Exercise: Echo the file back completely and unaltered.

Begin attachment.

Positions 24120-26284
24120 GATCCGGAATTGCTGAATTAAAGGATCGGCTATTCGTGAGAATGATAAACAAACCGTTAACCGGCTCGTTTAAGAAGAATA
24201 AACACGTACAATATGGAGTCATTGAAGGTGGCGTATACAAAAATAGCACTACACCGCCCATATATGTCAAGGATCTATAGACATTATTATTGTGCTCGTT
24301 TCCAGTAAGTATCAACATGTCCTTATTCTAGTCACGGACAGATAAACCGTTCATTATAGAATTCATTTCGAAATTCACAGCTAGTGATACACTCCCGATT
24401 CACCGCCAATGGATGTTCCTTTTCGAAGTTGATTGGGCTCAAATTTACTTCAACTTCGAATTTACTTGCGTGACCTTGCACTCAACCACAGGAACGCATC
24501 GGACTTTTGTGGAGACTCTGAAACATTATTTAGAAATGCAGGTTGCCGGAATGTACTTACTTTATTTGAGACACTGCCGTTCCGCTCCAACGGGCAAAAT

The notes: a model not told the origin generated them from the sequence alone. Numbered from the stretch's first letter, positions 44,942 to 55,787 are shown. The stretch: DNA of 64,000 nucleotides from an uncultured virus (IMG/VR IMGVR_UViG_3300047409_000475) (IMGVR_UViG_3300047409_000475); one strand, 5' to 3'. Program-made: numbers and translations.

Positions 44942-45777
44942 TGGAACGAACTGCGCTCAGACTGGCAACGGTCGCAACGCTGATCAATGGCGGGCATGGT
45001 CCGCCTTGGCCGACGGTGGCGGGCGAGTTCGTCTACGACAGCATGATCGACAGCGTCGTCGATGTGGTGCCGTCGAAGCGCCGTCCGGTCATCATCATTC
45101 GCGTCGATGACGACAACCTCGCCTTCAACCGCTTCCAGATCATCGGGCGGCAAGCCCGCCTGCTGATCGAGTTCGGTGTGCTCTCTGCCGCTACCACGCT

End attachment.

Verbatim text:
Positions 24120-26284
24120 GATCCGGAATTGCTGAATTAAAGGATCGGCTATTCGTGAGAATGATAAACAAACCGTTAACCGGCTCGTTTAAGAAGAATA
24201 AACACGTACAATATGGAGTCATTGAAGGTGGCGTATACAAAAATAGCACTACACCGCCCATATATGTCAAGGATCTATAGACATTATTATTGTGCTCGTT
24301 TCCAGTAAGTATCAACATGTCCTTATTCTAGTCACGGACAGATAAACCGTTCATTATAGAATTCATTTCGAAATTCACAGCTAGTGATACACTCCCGATT
24401 CACCGCCAATGGATGTTCCTTTTCGAAGTTGATTGGGCTCAAATTTACTTCAACTTCGAATTTACTTGCGTGACCTTGCACTCAACCACAGGAACGCATC
24501 GGACTTTTGTGGAGACTCTGAAACATTATTTAGAAATGCAGGTTGCCGGAATGTACTTACTTTATTTGAGACACTGCCGTTCCGCTCCAACGGGCAAAAT

The notes: a model not told the origin generated them from the sequence alone. Numbered from the stretch's first letter, positions 44,942 to 55,787 are shown. The stretch: DNA of 64,000 nucleotides from an uncultured virus (IMG/VR IMGVR_UViG_3300047409_000475) (IMGVR_UViG_3300047409_000475); one strand, 5' to 3'. Program-made: numbers and translations.

Positions 44942-45777
44942 TGGAACGAACTGCGCTCAGACTGGCAACGGTCGCAACGCTGATCAATGGCGGGCATGGT
45001 CCGCCTTGGCCGACGGTGGCGGGCGAGTTCGTCTACGACAGCATGATCGACAGCGTCGTCGATGTGGTGCCGTCGAAGCGCCGTCCGGTCATCATCATTC
45101 GCGTCGATGACGACAACCTCGCCTTCAACCGCTTCCAGATCATCGGGCGGCAAGCCCGCCTGCTGATCGAGTTCGGTGTGCTCTCTGCCGCTACCACGCT